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EIT115-CH2

QuestionAnswer
MATTER Anything that has mass and occupies space
ELEMENT Any substance that cannot be broken down into two or more simpler substances.
ATOM The smallest particle o matter that retains the physical characteristics of an element
BOHR MODEL The simplest model of the atom.
NUCLEUS The central core of an atom.
ELECTRONS Particles that orbit the nucleus of an atom.):
PROTONS One of two particles found in the nucleus of an atom; the other is the neutron.
ATOMIC NUMBER A unique number for every element on the periodic table, equal to the number of protons in the nucleus of the atom.
PERIODIC TABLE OF THE ELEMENTS A table that identifies all the known elements.
SHELLS Electron orbital paths that circle the nucleus of an atom.
VALENCE SHELL The outermost orbital path for a given atom.
CHARGE An electrical force that causes two particles to be attracted to, or repelled from, each other.
POSITIVE CHARGE One of the two electrical charges; the other is negative charge.
FREE ELECTRON One that is not bound to an atom and is free to drift from one atom to another.
CURRENT The directed flow of charge through a conductor.
VOLTAGE A force that generates the flow if electrons (current)
RESISTANCE The opposition to current provided by a material, component, or circuit.
COULOMB (C ) The total charge on 6.25x1018 electrons.
AMPERE (A ) The unit of measure for the current; equal to one coulomb per second.
CONVENTIONAL CURRENT A theory that defines current as the flow of charge from positive to negative.
ELECTRON FLOW A theory that defines current as the flow of the electrons from negative to positive.
DIRECT CURRENT (DC) Current that is one direction only.
ALTERNATING CURRENT (AC) Current that continually changes direction.
DIFFERENCE OF POTENTIAL The difference between the voltages at any two points in a circuit.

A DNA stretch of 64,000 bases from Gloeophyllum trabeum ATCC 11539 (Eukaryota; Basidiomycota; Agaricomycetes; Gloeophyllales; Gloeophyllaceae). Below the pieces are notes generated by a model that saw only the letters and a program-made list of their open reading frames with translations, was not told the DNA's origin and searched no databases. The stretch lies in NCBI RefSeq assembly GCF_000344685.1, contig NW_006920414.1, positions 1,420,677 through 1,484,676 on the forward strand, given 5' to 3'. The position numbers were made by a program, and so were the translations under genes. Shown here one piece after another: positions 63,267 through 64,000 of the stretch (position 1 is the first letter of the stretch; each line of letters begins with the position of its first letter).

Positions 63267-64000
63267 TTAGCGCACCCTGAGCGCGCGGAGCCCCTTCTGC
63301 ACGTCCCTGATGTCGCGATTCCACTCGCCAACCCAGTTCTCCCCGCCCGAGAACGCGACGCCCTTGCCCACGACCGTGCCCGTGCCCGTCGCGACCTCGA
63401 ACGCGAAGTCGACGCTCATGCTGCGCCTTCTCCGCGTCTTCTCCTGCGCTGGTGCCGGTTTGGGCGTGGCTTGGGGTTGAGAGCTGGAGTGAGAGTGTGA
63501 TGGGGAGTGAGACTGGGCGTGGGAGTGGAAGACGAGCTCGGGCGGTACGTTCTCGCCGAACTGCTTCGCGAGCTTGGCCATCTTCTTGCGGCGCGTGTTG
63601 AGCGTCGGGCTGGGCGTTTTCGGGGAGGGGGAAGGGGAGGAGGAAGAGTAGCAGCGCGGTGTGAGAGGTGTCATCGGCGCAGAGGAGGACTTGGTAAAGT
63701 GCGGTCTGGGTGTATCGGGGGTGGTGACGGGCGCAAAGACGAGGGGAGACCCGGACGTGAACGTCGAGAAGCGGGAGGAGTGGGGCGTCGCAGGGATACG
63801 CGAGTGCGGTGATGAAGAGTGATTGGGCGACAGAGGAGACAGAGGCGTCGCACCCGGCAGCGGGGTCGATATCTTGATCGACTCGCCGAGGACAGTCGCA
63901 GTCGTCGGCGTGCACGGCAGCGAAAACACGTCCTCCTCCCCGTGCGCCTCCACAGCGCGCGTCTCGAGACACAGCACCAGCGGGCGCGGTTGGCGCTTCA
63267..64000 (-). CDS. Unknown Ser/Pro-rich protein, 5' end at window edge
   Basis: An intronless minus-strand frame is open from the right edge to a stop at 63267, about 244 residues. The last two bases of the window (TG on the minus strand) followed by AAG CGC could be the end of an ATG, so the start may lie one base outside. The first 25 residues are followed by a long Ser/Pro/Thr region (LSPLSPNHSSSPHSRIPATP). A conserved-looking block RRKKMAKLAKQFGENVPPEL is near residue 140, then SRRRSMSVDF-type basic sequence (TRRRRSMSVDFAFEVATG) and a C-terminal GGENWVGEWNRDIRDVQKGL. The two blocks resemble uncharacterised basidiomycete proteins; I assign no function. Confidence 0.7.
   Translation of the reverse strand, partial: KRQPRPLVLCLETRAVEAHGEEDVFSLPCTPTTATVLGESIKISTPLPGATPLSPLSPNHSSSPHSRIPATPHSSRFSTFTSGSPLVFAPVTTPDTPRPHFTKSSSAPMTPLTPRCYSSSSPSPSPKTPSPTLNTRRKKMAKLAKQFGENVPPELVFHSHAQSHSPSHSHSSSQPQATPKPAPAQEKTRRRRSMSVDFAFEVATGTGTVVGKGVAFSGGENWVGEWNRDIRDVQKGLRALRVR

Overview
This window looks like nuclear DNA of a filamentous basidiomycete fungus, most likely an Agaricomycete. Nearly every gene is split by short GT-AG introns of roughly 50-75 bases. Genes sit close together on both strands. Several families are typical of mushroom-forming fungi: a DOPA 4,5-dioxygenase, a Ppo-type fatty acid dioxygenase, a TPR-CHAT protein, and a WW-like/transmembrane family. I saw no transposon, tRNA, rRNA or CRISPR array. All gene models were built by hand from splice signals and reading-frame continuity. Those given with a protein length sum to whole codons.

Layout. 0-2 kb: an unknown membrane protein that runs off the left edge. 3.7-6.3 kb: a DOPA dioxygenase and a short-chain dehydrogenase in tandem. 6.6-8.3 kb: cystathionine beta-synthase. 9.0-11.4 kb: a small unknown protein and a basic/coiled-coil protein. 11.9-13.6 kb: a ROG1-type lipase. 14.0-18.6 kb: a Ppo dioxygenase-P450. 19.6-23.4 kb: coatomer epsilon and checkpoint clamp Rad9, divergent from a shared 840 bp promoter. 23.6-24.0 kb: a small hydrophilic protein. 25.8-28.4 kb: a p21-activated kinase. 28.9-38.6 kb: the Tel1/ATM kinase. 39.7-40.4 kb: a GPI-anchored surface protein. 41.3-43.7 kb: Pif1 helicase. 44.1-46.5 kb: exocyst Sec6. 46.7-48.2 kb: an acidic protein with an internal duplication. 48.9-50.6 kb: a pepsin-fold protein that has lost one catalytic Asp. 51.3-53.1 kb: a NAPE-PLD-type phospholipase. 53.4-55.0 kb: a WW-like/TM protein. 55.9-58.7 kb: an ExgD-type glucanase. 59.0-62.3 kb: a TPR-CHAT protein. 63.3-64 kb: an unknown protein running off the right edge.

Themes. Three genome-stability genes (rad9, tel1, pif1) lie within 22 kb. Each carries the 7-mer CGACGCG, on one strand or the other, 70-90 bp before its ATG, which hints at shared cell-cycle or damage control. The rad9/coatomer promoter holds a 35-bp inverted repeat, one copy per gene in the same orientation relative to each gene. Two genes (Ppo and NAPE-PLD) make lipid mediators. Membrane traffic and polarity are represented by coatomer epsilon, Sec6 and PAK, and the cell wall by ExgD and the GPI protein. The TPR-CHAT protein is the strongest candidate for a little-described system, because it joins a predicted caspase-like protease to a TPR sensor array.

ELECTRICAL FORCE (E) The difference in potential across the terminals of a battery or other voltage source.
ELECTROMOTIVE FORCE (EMF) Another name for electrical force; the difference of potential across the terminals of the battery or other voltage source.
VOLT (V) The unit of measure for voltage; the amount of electrical force that uses one joule of energy to move on coulomb charge.
OHM The unit of measure for resistance.
CONDUCTORS Any element or material that has extremely low resistance
INSULATOR Any element or material that has extremely high resistance.
SEMI-CONDUCTOR Any element or material with resistance that falls about midway between that of a conductor ant that o an insulator
CONDUCTIVITY The ease with which an element or compound conducts electricity.
RESISTIVITY The resistance of a specific volume of an element or compound.
CIRCULAR-MIL-OHMS PER FOOT (CMIL-Ω/FT) The resistivity of a specific volume of a conductor. The specified volume has a cross sectional area of one circular mil and a length of one foot.
OHM-CENTIMETER Ω-CM) The unit of measurement for the resistivity of one cubic centimeter of a material.
MIL A unit of length, equal to 0.001 inch.
CIRCULAR-MIL (CMIL) A measure of area found by squaring the diameter (in mils) of the conductor.
CIRCULAR-MIL-FOOT (CMIL-FT) A measure of volume with a diameter of one mil and a length of one foot.
POSITIVE TEMPERATURE COEFFICIENT A value that indicates how much the resistance of a material increases as temperature increases.
NEGATIVE TEMPERATURE COEFFICIENT A value that indicates how much the resistance if a material decreases as temperature increases.
Created by: vjambriz
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